A Space & astronomy forum. SpaceBanter.com

If this is your first visit, be sure to check out the FAQ by clicking the link above. You may have to register before you can post: click the register link above to proceed. To start viewing messages, select the forum that you want to visit from the selection below.

Go Back   Home » SpaceBanter.com forum » Space Science » Policy
Site Map Home Authors List Search Today's Posts Mark Forums Read Web Partners

Inside SpinLaunch, the Space Industry’s Best Kept Secret



 
 
Thread Tools Display Modes
  #1  
Old January 30th 20, 11:02 PM posted to sci.space.policy
[email protected]
external usenet poster
 
Posts: 658
Default Inside SpinLaunch, the Space Industry’s Best Kept Secret

"Last summer, a secretive space company took up residence in a massive warehouse
in the sun-soaked industrial neighborhood that surrounds Long Beach Airport..
Reflections of turboprop planes flit across the building’s mirrored panes. Across
the street a retro McDonnell Douglas sign perches above the aerospace giant’s
former factory, and just around the corner Virgin Orbit is developing air-launched
rockets.

It’s a fitting headquarters for SpinLaunch, a company breathing new life into the
decades-old idea of using giant mechanical slings to hurl rockets into orbit. The
man behind this audacious plan is the serial entrepreneur Jonathan Yaney. For
years he ran SpinLaunch out of a former microprocessor plant in Silicon Valley,
down the road from Google. Now the company is ready to open a proper rocket
factory, where it will churn out launch vehicles and, if all goes well, take its
first steps into the cosmos."

See:

https://www.wired.com/story/inside-s...t-kept-secret/


How practical is this idea compared to conventional rocketry?
Ads
  #2  
Old January 31st 20, 02:30 AM posted to sci.space.policy
Alain Fournier[_3_]
external usenet poster
 
Posts: 416
Default Inside SpinLaunch, the Space Industry’s Best Kept Secret

On Jan/30/2020 * 17:02, wrote :
"Last summer, a secretive space company took up residence in a massive warehouse
in the sun-soaked industrial neighborhood that surrounds Long Beach Airport.
Reflections of turboprop planes flit across the building’s mirrored panes. Across
the street a retro McDonnell Douglas sign perches above the aerospace giant’s
former factory, and just around the corner Virgin Orbit is developing air-launched
rockets.

It’s a fitting headquarters for SpinLaunch, a company breathing new life into the
decades-old idea of using giant mechanical slings to hurl rockets into orbit. The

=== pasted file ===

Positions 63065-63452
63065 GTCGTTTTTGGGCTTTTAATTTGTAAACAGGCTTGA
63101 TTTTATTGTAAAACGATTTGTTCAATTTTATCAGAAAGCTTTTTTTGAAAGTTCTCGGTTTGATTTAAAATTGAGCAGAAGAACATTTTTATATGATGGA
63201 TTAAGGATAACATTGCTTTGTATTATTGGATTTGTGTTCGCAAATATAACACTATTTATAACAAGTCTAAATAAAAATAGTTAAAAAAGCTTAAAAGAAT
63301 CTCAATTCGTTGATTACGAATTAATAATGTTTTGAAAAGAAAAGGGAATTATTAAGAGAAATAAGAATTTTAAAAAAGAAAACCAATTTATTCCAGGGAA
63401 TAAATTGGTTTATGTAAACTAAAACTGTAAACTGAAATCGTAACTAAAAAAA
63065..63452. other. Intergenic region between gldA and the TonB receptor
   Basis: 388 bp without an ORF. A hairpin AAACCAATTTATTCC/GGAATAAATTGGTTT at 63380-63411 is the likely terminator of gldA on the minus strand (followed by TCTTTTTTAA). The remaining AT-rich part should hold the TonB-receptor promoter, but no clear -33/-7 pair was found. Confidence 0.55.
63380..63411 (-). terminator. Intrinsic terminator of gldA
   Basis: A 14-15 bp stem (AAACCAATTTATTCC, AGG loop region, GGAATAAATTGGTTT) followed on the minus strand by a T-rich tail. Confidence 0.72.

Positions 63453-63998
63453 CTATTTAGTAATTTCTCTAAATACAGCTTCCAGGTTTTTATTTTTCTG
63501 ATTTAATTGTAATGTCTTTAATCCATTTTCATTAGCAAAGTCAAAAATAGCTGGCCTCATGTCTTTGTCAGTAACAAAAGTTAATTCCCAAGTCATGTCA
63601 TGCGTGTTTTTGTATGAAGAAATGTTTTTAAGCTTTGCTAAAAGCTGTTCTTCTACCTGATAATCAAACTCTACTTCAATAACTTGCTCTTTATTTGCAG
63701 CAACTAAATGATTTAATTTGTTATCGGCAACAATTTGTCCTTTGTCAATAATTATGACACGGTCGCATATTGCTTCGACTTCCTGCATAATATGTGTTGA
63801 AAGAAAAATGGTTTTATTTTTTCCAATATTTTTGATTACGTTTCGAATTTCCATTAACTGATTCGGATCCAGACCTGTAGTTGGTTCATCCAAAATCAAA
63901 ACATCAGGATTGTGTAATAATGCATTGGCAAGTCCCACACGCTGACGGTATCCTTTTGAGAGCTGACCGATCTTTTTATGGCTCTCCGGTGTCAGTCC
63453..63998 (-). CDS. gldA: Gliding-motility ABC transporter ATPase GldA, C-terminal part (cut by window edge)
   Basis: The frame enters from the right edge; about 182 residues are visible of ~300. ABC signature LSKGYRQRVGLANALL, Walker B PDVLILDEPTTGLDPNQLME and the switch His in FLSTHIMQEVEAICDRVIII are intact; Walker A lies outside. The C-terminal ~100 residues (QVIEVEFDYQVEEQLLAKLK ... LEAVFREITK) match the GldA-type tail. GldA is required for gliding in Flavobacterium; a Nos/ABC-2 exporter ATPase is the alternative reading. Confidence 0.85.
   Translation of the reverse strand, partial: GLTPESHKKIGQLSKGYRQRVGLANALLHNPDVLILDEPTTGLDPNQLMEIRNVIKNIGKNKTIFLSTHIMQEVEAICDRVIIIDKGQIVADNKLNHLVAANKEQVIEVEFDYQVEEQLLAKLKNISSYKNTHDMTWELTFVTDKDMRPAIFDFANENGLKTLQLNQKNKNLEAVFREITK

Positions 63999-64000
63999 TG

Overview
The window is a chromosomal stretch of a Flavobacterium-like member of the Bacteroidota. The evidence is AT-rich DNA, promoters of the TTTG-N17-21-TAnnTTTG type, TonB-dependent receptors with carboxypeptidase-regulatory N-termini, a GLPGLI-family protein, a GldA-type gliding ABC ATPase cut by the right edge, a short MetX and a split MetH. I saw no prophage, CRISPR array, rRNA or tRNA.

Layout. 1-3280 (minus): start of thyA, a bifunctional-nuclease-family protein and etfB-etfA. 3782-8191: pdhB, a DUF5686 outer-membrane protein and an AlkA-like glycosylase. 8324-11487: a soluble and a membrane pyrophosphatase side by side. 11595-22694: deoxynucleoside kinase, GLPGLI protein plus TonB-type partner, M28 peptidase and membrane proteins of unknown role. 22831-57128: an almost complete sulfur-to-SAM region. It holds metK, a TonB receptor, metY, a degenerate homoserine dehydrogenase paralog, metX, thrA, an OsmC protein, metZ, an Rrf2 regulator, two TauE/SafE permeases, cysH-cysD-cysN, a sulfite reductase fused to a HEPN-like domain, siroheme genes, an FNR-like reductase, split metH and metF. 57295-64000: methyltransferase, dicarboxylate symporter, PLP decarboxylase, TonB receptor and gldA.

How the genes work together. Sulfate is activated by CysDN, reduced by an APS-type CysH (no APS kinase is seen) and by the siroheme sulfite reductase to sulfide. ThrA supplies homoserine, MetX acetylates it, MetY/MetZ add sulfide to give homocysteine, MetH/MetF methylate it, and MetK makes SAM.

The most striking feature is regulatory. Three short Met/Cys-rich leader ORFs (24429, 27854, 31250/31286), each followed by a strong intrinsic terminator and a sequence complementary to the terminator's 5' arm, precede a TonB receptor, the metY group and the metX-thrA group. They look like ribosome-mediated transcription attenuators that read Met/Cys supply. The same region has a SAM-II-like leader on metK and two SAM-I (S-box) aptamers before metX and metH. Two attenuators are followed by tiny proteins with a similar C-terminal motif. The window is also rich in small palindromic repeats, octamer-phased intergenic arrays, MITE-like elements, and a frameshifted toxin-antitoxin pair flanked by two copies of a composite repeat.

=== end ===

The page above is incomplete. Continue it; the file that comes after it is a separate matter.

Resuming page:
man behind this audacious plan is the serial entrepreneur Jonathan Yaney. For
years he ran SpinLaunch out of a former microprocessor plant in Silicon Valley,
down the road from Google. Now the company is ready to open a proper rocket
factory, where it will churn out launch vehicles and, if all goes well, take its
first steps into the cosmos."

See:

https://www.wired.com/story/inside-s...t-kept-secret/


How practical is this idea compared to conventional rocketry?


Totally impractical. Try travelling at a speed near orbital velocity low
in the atmosphere. It is hard enough to do so at 50 km altitude, doing
it low in the atmosphere is quite unlikely. If you launch at an altitude
of 7.5 km (that would be in Asia, you can't find such a mountain outside
Asia) the atmospheric pressure would be about 150 times higher than at
50 km.

My opinion is that this is a scam.


Alain Fournier
  #3  
Old January 31st 20, 01:03 PM posted to sci.space.policy
Jeff Findley[_6_]
external usenet poster
 
Posts: 2,057
Default Inside SpinLaunch, the Space Industry?s Best Kept Secret

In article , says...

On Jan/30/2020 17:02,
wrote :
See:

https://www.wired.com/story/inside-s...t-kept-secret/

How practical is this idea compared to conventional rocketry?


Totally impractical. Try travelling at a speed near orbital velocity low
in the atmosphere. It is hard enough to do so at 50 km altitude, doing
it low in the atmosphere is quite unlikely. If you launch at an altitude
of 7.5 km (that would be in Asia, you can't find such a mountain outside
Asia) the atmospheric pressure would be about 150 times higher than at
50 km.

My opinion is that this is a scam.


I wouldn't go so far as to say it's a complete scam, but it's certainly
a niche solution looking for a problem to solve. You're only going to
be able to launch payloads which can take *a lot* of Gs (i.e. crew
launch is right out, as well as most satellite launches). And when the
vehicle (supersonic projectile really) exits the launcher, you're going
to get one hell of a sonic boom in the area surrounding the facility, so
you can't really build a spin-launcher anywhere near people or animals
(so desert or remote island launch?). So, anything you launch will have
to be transported to a remote site to begin with! Not terribly